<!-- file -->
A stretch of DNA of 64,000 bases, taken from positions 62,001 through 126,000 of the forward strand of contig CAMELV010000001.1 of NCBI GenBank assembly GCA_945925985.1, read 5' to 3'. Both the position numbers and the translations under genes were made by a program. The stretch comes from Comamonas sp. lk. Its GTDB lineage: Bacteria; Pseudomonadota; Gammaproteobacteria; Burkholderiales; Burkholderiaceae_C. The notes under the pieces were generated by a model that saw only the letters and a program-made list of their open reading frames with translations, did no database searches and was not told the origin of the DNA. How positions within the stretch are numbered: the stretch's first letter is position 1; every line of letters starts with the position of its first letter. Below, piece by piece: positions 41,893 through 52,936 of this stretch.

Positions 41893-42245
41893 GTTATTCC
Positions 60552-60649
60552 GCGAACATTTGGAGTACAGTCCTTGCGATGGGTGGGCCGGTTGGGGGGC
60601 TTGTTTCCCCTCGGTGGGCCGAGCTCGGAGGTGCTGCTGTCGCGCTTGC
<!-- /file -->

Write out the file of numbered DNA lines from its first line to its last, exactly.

A stretch of DNA of 64,000 bases, taken from positions 62,001 through 126,000 of the forward strand of contig CAMELV010000001.1 of NCBI GenBank assembly GCA_945925985.1, read 5' to 3'. Both the position numbers and the translations under genes were made by a program. The stretch comes from Comamonas sp. lk. Its GTDB lineage: Bacteria; Pseudomonadota; Gammaproteobacteria; Burkholderiales; Burkholderiaceae_C. The notes under the pieces were generated by a model that saw only the letters and a program-made list of their open reading frames with translations, did no database searches and was not told the origin of the DNA. How positions within the stretch are numbered: the stretch's first letter is position 1; every line of letters starts with the position of its first letter. Below, piece by piece: positions 41,893 through 52,936 of this stretch.

Positions 41893-42245
41893 GTTATTCC
Positions 60552-60649
60552 GCGAACATTTGGAGTACAGTCCTTGCGATGGGTGGGCCGGTTGGGGGGC
60601 TTGTTTCCCCTCGGTGGGCCGAGCTCGGAGGTGCTGCTGTCGCGCTTGC